For the chicken: Preheat the oven to 375 degrees F. On a baking sheet, sprinkle the chicken with salt and pepper and drizzle with the olive oil. Bake until cooked through, 10 to 15 minutes. Set aside to cool, then shred into small bite-sized pieces.
For the mole: Reconstitute the dried chiles by soaking them in 1 1/2 cups hot water for 15 minutes. Then drain and set aside. Toast the corn tortillas in a dry skillet until dry, crisp and golden. Tear into pieces and set aside. In the same skillet, heat the oil over medium heat. Add the onions, season with a little salt and saute until translucent, about 3 minutes. Then add the garlic and cook 2 minutes more. Transfer the onion and garlic mixture to a blender with the chiles, tortillas, peanut butter and oregano. Pour the chicken stock over and blend until very smooth. Then transfer the sauce to a medium saute pan and bring to a boil over high heat. Reduce the heat to medium, cover and simmer 20 minutes. Stir in the chocolate. Season the mole with salt and pepper. Reserve 1 cup of mole for garnishing the enchiladas, the rest will be used for dipping the tortillas.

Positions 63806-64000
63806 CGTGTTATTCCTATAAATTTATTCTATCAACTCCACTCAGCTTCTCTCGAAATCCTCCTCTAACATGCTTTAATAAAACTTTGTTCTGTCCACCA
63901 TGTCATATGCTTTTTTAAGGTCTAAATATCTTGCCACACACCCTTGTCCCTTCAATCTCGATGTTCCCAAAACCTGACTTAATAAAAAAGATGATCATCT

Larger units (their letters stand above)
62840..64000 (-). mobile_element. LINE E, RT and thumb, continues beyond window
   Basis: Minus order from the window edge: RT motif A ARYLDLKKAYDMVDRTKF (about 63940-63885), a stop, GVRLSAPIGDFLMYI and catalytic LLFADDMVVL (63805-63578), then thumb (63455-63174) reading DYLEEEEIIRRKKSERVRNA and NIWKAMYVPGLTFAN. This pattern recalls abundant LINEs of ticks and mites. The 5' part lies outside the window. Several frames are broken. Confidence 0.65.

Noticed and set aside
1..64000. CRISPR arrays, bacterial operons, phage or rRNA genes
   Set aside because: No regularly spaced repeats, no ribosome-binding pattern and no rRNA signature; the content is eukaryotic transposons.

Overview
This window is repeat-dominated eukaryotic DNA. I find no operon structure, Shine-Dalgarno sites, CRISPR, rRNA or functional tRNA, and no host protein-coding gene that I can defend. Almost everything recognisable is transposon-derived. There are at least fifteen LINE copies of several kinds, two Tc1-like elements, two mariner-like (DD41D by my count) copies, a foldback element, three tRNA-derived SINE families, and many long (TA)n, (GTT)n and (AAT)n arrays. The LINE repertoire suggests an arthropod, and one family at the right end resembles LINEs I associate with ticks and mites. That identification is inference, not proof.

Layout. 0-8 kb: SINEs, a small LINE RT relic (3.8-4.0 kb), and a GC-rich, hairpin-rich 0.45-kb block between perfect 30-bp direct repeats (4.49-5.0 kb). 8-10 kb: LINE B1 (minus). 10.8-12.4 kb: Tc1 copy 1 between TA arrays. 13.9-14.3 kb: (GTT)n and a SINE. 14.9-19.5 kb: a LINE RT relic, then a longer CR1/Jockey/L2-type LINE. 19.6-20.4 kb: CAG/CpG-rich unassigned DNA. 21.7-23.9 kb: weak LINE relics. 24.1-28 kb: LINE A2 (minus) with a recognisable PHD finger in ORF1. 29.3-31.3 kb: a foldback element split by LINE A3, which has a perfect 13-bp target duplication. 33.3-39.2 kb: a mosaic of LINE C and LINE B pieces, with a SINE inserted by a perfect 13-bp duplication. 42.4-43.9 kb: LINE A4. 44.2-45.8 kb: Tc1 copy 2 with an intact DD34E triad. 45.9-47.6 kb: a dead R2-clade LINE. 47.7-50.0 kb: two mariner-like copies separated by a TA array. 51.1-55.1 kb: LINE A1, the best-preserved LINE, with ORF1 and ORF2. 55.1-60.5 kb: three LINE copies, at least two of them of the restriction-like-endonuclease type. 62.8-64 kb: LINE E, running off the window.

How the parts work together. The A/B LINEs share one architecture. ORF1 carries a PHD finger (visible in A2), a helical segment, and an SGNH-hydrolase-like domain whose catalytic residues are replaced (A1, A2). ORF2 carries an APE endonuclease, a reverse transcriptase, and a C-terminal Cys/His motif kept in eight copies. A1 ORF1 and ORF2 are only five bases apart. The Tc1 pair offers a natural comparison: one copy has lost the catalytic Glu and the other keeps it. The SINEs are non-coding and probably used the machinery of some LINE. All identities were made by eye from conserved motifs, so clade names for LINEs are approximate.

To assemble the enchiladas: Fill a medium saute pan half way with oil over high heat. When the oil is hot, dip 1 tortilla at a time and fry just until soft and heated through, a few seconds. Lift out, let the excess oil drip off and then dip the fried tortilla directly into the warm mole (which should be right next to the pan for easy dipping) and transfer to a plate. Working quickly, put 1/3 cup of the shredded chicken in the center, being careful not to over fill. Roll the tortilla like a cigar to enclose the filling and place in a serving dish seam- side down. Continue to fill all of the tortillas and place them side-by- side. Pour the reserved mole over the top. (This recipe can be tightly wrapped and frozen for 3 weeks at this stage. To reheat: Preheat oven to 350degrees F, unwrap and bake until sauce is bubbly and enchiladas are heated through, about 20 to 25 minutes.) To serve, drizzle with a little sour cream and sprinkle with queso.
Queso Fresco is a white, mild, fresh Mexican cheese with the texture of fresh farmer's cheese in the US. Queso fresco can be found in many supermarkets, or can also substituted with a mild feta cheese. The pasilla is a Mexican dried chile, also known as "ancho" or "chile negro" in the U.S. It is often used in moles and other Mexican sauces. It also can be sold as a fresh chile in the U.S. similar to the poblano. They can be found at most supermarkets, Latin specialty markets or online. Ibarra chocolate is a brand of Mexican chocolate that can be purchased in most national supermarkets. If you cannot find Ibarra or any Mexican chocolate, you can substitute one ounce of Mexican chocolate for: 1 ounce of semi-sweet chocolate, 1/2 teaspoon ground cinnamon and one drop of almond extract.
This recipe has been updated and may differ from what was originally published or broadcast.
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